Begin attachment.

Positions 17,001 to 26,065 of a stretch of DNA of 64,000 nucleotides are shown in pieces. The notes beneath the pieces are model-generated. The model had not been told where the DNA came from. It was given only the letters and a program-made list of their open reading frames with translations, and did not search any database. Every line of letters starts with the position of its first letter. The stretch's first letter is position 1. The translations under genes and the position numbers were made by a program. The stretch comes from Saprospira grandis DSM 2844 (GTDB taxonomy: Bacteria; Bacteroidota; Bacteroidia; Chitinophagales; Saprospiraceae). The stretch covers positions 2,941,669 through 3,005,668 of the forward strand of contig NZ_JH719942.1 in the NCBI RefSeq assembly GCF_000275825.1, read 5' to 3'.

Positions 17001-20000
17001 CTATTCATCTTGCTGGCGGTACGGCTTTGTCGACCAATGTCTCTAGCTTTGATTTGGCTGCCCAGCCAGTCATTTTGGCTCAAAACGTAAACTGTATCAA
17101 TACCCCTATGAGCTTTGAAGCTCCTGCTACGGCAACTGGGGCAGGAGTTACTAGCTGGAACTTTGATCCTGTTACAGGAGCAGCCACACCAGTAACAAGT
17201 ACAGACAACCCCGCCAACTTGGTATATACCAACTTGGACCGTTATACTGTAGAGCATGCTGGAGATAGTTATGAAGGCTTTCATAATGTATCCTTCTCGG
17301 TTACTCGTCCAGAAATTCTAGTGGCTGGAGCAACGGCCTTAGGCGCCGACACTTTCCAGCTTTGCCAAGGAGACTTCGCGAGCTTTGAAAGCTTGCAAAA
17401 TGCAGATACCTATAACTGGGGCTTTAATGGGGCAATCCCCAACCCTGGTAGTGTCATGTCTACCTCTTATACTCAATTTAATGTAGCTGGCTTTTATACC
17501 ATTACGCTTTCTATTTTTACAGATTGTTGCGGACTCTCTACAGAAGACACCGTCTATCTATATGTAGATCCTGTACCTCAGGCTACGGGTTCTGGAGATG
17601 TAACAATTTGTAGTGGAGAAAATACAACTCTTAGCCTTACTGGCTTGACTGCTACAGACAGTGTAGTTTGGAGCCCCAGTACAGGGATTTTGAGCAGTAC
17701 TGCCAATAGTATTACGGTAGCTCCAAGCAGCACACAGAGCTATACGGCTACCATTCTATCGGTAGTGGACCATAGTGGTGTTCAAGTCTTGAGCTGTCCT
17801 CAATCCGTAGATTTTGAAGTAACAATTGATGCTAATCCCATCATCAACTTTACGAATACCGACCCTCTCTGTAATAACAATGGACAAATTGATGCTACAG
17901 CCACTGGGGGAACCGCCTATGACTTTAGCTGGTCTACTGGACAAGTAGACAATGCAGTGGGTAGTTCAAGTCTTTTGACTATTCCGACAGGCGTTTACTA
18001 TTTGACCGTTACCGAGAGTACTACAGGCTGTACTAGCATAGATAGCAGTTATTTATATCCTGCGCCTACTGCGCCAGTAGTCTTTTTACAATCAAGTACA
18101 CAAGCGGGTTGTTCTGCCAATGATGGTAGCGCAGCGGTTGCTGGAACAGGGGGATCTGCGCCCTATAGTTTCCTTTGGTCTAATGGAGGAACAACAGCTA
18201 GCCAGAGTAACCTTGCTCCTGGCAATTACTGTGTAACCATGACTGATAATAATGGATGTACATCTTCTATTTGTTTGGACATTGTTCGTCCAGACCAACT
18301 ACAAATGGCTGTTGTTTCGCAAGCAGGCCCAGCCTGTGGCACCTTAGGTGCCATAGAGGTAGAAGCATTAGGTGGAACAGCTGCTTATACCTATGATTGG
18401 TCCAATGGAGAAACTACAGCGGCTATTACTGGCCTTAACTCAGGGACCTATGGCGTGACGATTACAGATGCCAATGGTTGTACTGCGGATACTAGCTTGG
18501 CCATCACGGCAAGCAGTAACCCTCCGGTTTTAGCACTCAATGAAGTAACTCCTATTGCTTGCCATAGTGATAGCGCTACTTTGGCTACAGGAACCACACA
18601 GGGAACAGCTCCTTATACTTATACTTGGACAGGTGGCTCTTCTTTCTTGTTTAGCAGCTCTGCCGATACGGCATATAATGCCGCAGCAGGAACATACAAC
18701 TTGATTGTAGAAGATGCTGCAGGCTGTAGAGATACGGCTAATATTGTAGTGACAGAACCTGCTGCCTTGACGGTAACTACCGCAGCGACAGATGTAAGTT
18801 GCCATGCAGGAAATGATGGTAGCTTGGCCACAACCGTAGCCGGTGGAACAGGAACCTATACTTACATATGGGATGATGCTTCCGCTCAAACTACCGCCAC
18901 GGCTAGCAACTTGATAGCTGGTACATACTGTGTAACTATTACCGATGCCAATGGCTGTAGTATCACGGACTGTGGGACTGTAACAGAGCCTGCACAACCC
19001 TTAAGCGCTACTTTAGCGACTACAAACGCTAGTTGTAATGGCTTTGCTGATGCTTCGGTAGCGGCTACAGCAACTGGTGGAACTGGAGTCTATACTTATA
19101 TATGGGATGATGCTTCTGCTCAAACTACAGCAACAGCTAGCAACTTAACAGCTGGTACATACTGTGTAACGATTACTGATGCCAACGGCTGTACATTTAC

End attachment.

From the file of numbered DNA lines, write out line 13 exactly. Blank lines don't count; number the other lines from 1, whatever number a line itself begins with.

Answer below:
18001 TTTGACCGTTACCGAGAGTACTACAGGCTGTACTAGCATAGATAGCAGTTATTTATATCCTGCGCCTACTGCGCCAGTAGTCTTTTTACAATCAAGTACA